Mortgage lending may not be in the spotlight in 2015 to the same degree it was a few years ago, but it remains an important element of our economy and mortgage fraud was partially responsible for the recession that rocked the globe in the first decade of the millennium. Although many associate the False Claims Act (“FCA” or “the Act”) with health care fraud, its reach is much broader and includes certain forms of mortgage fraud. When banks grant federally insured/guaranteed mortgages that do not meet program requirements and the government has to pay out money due to a default, an FCA suit can be appropriate. As with other FCA claims, private citizens can play an important role in these actions by sharing information about suspected fraud and partnering with our mortgage fraud whistleblower’s lawyer to hold financial institutions responsible for the consequences of granting risky loans.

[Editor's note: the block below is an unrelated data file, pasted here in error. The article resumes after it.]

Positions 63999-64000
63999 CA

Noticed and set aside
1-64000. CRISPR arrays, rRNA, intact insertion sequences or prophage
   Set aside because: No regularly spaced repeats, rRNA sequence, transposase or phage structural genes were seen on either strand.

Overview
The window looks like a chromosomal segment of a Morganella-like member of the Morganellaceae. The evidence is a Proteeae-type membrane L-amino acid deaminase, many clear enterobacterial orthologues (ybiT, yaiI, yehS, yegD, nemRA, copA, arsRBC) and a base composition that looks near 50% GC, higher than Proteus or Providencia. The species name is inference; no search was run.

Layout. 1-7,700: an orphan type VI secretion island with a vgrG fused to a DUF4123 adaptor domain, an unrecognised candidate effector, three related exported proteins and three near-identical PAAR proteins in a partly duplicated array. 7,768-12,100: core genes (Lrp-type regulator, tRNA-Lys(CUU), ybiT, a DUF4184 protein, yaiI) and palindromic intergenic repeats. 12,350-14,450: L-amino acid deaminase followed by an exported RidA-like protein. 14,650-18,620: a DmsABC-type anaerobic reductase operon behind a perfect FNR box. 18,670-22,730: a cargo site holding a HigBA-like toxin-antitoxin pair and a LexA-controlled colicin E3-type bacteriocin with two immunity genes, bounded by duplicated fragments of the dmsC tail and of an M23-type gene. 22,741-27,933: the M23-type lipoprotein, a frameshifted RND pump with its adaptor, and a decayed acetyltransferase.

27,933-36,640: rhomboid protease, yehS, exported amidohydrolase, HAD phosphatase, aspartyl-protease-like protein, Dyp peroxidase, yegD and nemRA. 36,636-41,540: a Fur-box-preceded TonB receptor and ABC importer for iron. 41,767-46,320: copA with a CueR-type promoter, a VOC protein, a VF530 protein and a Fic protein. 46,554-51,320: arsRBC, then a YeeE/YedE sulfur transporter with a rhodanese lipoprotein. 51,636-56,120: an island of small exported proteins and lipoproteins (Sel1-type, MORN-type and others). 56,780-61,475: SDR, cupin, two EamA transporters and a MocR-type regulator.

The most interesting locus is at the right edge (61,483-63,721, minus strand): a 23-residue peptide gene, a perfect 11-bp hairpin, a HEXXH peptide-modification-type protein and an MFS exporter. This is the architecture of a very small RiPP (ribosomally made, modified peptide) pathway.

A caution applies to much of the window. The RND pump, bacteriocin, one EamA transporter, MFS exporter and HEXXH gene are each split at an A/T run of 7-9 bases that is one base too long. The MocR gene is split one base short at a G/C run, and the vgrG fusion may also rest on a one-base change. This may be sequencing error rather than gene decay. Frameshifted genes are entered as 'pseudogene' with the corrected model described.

$212.5 Million Settlement in Mortgage Fraud Case
On June 1, the Justice Department (“DOJ”) issued a press release detailing a recent False Claims Act settlement in the mortgage fraud arena. As background, the press release explains that First Tennessee Bank (along with its affiliates and successors) participated in the FHA Direct Endorsement Lender (“DEL”) program from January 2006 through October 2008. Pursuant to the DEL program, neither the Federal Housing Administration (“FHA”) nor the Department of Housing and Urban Development (“HUD”) reviewed program loans, instead relying on First Tennessee to follow program rules and self-report any deficiencies.